Top Six Most Powerful Air Forces in Muslim-Majority Countries: Assessing Fleet Strengths From Algeria to Pakistan

Top Six Most Powerful Air Forces in Muslim-Majority Countries: Assessing Fleet Strengths From Algeria to Pakistan

Muslim-majority countries have been at the centre of many of the world’s major conflicts since early years of the Cold War, from the Middle East and North Africa where over a dozen major wars have been waged to South Asia where Pakistani and Indian forces have clashed multiple times. Air power has played a key role in many of these conflicts leading multiple Muslim-majority countries to build up major fleets during the Cold War, from Iran which cooperated with the United States to bolster its power on the Soviet Union’s borders, to Algeria and Libya which build formidable fleets with Soviet support facing NATO along its southern flank. Although many of the Islamic World’s major air forces have seen their standings diminished significantly since the heights of their power in the Cold War, most notably Iraq and Libya following Western assaults, Iran and Syria due to reduced defence spending and Egypt due to major political constraints, a number of countries continue to field highly potent aerial warfare capabilities. The disintegration of the Soviet Union also saw six new Muslim-majority states formed all of which inherited significant arsenals from Soviet era, with Kazakhstan, Uzbekistan and Turkmenistan in particular having sustained formidable aerial warfare capabilities in to the 21st century. Muslim majority states have had varying reasons for sustaining high end aerial warfare capabilities, from Pakistan’s ongoing territorial disputes with India to Algeria’s perception of a threat of NATO attacks, with the majority of leading air forces among Muslim countries having financed modern militaries using their fossil fuel export profiles. An assessment of the six Muslim majority countries with the most formidable aerial warfare capabilities is given below:


The Algerian Armed Forces have strongly prioritised modernising their aerial warfare capabilities since the NATO assault against neighbouring Libya in 2011, which made it critical to deter possible similar Western attacks. Algeria was a leading air power in Africa during the Cold War particularly in the conflict’s latter years, with the country acquiring the top Soviet combat jet for air to air combat the MiG-25 Foxbat which played a key role in its confrontations with the Israeli Air Force during the 1980s allowing it to deter strikes by Israeli F-15s. The fleet’s capabilities would be revolutionised from the mid 2000s, however, and at a fast accelerated rate from the mid 2010s, with the Western threat seen to remain high into the 2020s. Over 70 Su-30MKA heavyweight form the backbone of the fleet today, and is a heavily enhanced derivative of the Soviet Union’s top fighter the Su-27 integrating technologies from the cancelled Su-27M and Su-37 air superiority fighters including thrust vectoring engines for extreme manoeuvrability and a N-O11M phased array radar. The aircraft was evaluated against the French Rafale in the mid 2000s, and despite its much higher operational costs and maintenance needs it was favoured due to its superior performance across the spectrum of capabilities ranging from endurance and sensors to armaments and flight performance. The first orders were placed in 2006.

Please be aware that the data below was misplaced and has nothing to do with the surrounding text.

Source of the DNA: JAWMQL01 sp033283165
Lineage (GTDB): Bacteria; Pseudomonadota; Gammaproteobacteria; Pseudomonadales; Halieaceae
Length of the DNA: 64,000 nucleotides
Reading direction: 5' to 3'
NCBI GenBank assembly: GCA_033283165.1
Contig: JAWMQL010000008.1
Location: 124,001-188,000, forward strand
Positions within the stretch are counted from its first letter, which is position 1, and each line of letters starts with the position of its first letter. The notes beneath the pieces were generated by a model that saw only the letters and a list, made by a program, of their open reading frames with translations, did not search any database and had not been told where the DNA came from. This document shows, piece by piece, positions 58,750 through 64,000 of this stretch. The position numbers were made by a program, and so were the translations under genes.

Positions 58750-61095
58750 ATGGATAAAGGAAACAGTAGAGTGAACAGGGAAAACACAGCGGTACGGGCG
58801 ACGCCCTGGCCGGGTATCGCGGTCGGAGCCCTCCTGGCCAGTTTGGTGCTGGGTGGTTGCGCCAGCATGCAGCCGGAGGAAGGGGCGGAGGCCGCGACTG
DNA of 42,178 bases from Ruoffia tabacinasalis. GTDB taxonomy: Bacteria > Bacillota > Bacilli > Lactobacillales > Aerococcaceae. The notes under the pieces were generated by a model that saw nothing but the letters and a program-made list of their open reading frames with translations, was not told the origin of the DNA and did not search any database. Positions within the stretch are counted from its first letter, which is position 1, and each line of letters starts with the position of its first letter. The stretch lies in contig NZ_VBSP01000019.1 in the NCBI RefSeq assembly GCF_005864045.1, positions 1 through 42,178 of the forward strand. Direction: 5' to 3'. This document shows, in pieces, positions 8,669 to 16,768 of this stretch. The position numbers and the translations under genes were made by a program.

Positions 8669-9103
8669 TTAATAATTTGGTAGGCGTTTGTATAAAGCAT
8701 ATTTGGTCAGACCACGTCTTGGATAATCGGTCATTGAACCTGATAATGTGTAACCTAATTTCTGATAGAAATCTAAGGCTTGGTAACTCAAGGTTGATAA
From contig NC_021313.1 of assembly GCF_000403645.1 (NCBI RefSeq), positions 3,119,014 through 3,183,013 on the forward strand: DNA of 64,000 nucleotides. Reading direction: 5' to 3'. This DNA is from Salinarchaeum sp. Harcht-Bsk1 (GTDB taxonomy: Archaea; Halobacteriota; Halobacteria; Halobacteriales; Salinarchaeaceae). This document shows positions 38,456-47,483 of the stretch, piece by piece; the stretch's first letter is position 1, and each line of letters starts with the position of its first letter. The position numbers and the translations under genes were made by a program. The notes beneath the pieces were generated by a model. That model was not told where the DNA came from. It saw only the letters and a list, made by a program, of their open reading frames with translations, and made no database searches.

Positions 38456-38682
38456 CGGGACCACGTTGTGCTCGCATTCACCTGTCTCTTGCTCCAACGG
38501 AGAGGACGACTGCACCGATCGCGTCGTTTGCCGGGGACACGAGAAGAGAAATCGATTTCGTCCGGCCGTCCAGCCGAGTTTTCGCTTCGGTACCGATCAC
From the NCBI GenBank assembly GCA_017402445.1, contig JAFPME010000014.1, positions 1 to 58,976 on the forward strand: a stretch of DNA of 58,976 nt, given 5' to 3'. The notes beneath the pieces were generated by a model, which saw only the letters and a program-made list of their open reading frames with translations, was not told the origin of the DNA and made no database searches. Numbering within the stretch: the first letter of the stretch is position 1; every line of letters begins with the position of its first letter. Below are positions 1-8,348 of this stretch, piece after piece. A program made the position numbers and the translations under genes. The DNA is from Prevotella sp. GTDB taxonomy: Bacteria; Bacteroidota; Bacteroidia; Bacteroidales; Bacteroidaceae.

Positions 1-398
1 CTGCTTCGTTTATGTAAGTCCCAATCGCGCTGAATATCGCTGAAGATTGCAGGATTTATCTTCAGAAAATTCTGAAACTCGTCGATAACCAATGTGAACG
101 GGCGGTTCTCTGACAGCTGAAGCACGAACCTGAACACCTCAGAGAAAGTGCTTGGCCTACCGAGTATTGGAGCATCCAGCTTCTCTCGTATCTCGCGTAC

Geographically isolated from friendly states with any significant aerial warfare capabilities, Algeria has invested heavily to develop what is by far Africa and the Arab World’s most expansive ground based air defence network built around Russian S-300PMU-2 and reportedly S-400 long range systems. These are supported by a range of complementary shorter range assets. One of the latest additions to this has been the Chinese CHL-906 electronic warfare system, while for Russian assets Algeria has often been able to acquire new hardware simultaneously or before the Russian Armed Forces themselves. Complementing its Su-30MKAs, Algeria fields cheaper but similarly advanced MiG-29M fighters which are the most capable variants of the MiG-29 ever developed, as well as multiple large squadrons of Su-24M strike fighters which are expected to be replaced in the near future. These assets between them make the country a very tough target for any potential Western attack despite the disadvantage of geographic proximity to Europe, and despite the destabilisation of neighbouring Libya which was previously a valued security partner. A $7 billion Russian-Algerian arms deal reportedly signed in 2021 is speculated to include upgrades for the Su-30 fleet and the country’s first Su-57 fifth generation fighters, with the Algerian Air Force expected to continue to acquire the most advanced Russian hardware available.

Saudi Arabia